Apparatus used:

• Small freezer with an internal temperature:
to freeze the water

of?19.1° to ?18.8

• Cylindrical aluminium calorimetric vessels
measuring 65 mm in height by 48 mm in diameter

• Electric kettle: to boil the water

• Deionized water: water free from all
charged atoms or molecules, used mainly in manufacture of water-base cleaning

• Digital data logger: To record data over

• Temperature probes: To measure the initial

• Paper towels:

• Cling film: to cover the freeze water

• Masking tape: to cover area on which unwanted
substance not needed

• Mains power supply: to power the small
freezer and Electric kettle.



To obtain varying initial temperatures,
cold deionized water was made up to different depths in six aluminium vessels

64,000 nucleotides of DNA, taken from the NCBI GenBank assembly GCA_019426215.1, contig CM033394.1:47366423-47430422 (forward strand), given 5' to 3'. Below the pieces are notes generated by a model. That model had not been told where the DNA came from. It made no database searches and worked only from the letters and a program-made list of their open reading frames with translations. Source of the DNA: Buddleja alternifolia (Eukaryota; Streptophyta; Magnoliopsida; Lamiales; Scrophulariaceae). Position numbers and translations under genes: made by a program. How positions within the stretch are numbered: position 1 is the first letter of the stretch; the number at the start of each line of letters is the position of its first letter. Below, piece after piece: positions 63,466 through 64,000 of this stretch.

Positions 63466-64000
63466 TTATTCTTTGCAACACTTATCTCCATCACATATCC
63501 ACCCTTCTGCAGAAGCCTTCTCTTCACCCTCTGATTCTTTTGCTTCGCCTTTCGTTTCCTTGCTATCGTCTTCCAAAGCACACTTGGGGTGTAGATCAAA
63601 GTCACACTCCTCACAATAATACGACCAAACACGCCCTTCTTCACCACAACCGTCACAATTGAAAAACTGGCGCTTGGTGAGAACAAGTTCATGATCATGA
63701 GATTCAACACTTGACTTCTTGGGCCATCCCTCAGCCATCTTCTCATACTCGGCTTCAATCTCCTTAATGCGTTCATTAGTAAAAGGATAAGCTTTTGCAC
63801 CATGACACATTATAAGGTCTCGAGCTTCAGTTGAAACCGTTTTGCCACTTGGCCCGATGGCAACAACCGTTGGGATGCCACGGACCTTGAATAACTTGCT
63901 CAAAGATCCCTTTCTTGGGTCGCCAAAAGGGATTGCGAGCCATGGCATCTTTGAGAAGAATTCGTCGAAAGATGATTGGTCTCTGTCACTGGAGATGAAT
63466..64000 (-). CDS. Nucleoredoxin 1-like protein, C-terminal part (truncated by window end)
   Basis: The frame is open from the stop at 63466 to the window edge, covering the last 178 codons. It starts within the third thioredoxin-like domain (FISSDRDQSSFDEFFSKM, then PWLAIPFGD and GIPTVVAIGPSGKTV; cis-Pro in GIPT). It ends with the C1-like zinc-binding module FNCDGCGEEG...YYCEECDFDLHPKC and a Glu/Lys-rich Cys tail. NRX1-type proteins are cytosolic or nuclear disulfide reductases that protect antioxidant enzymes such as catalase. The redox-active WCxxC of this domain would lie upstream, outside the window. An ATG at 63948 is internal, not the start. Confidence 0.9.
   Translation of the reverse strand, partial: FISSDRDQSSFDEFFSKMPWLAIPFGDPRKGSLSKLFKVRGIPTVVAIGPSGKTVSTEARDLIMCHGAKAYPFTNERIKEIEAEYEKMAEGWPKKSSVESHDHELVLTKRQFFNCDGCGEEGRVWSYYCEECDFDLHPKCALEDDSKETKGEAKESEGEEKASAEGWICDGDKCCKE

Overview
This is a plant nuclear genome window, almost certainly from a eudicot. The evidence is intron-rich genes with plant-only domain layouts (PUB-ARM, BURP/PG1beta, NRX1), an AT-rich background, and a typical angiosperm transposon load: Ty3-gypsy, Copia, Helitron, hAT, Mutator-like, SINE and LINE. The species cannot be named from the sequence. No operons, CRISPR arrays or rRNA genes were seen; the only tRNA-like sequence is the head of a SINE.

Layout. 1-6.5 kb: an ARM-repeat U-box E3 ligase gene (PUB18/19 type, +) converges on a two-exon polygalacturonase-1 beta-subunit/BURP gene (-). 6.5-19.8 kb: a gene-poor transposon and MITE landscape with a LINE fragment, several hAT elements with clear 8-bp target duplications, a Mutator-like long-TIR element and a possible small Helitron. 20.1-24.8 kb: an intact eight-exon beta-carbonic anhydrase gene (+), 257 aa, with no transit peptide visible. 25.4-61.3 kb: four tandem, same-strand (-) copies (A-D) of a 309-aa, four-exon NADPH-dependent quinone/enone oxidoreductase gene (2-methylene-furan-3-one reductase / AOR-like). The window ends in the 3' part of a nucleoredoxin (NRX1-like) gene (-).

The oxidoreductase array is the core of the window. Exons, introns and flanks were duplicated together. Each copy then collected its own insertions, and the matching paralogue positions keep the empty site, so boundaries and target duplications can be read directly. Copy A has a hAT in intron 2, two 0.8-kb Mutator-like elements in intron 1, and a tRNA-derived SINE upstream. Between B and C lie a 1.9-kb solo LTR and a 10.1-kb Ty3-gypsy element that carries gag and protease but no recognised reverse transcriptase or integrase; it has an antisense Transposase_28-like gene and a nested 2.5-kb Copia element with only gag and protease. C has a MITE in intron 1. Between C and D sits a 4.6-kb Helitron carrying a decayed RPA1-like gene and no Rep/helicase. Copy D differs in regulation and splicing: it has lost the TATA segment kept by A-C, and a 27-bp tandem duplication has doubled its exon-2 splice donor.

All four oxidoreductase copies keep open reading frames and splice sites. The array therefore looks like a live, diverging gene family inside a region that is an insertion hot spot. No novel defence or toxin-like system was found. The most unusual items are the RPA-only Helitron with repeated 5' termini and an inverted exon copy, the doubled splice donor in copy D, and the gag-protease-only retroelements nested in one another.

(bare and open; bare and sealed on the top with cling film; insulated and open;
or some combination of these). Boiled water from a kettle was used to top the
water up so that the total volume of water in each vessel was 100 ml. Digital
temperature probes were secured with masking tape so that the 8 mm-long head of
each probe was fully submerged at the surface of the water and these were
connected to a data logger that sampled the temperature of each probe at 10 s
intervals. Each vessel was placed on an insulating layer of folded paper towel
to minimize conductive heat loss through the layer of frost on the shelf of the